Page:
Hainted is, first and foremost, a great word. It feels similar to haunted enough that it hints at what this piece will be about without giving it away.
Hainted is about a young girl who goes into an old coal mine where her father works. Each person who works there, who enters, leaves part of themselves. Her father was once a caring father and husband, but something has been taken from him and now he is gruff, cold, and her parents fight a lot. Haints are just a part of life in this world and a young man leads the protagonist, an 11-year-old girl, into the mine to find her father’s haint and reunite them.
Ther characters are mostly interesting. The remembrances of when her father was a kind person fills out a broken home that needs fixing. Her logic of finding his haint is naive but also touching and understandable from her perspective. She wants to put things back the way they were before.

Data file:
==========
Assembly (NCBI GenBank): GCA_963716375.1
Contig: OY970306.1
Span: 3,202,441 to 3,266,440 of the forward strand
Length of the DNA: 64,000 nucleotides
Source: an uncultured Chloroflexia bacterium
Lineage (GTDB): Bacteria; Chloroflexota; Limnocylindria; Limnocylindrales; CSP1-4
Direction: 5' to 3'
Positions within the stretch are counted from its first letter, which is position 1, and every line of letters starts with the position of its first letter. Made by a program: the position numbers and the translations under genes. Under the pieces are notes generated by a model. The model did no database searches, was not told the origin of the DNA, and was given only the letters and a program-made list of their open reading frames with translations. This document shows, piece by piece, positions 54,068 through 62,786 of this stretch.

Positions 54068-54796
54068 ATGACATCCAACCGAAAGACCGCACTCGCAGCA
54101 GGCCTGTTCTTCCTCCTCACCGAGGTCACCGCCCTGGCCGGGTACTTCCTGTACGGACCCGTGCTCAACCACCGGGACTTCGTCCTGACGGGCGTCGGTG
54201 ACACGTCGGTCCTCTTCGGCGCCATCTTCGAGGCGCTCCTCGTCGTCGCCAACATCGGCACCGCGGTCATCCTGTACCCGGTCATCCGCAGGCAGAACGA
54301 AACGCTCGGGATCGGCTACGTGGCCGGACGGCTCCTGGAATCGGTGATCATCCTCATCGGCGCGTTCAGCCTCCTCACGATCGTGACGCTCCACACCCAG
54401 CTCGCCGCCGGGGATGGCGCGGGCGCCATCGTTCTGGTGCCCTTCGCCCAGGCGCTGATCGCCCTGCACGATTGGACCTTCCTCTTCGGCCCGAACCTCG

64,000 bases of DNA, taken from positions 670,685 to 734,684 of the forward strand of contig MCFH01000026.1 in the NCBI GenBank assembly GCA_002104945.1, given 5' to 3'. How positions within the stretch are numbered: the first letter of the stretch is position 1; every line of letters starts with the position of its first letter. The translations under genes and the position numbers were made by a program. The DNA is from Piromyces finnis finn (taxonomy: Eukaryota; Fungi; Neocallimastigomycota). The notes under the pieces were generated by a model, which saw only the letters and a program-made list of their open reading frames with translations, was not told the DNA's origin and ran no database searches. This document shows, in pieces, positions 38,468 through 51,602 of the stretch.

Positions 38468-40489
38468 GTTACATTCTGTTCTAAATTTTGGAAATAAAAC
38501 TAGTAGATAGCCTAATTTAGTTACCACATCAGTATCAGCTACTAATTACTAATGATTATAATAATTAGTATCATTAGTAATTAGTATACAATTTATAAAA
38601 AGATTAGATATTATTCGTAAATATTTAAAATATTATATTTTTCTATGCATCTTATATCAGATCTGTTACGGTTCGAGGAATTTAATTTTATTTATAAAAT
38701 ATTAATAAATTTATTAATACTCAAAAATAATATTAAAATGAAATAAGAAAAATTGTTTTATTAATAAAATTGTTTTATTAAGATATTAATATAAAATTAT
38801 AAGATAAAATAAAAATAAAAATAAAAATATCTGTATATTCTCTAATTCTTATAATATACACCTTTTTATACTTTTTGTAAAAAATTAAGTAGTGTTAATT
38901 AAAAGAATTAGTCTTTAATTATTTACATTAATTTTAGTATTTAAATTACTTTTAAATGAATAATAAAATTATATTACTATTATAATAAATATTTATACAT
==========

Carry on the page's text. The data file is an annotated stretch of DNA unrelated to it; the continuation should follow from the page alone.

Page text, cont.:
Most of this piece takes place in the mine. there isn’t a whole lot of scenery, giving the whole piece a cramped feeling.
This is a piece about wanting things to be a way they aren’t. Everyone knows that feeling, and so this piece is pretty effective in the sense of connecting with readers. It recalls our childhoods in which we thought we’d never leave until, of course, we did leave them behind. Just as everyone leaves something behind in the mine–and what you leave becomes your haint.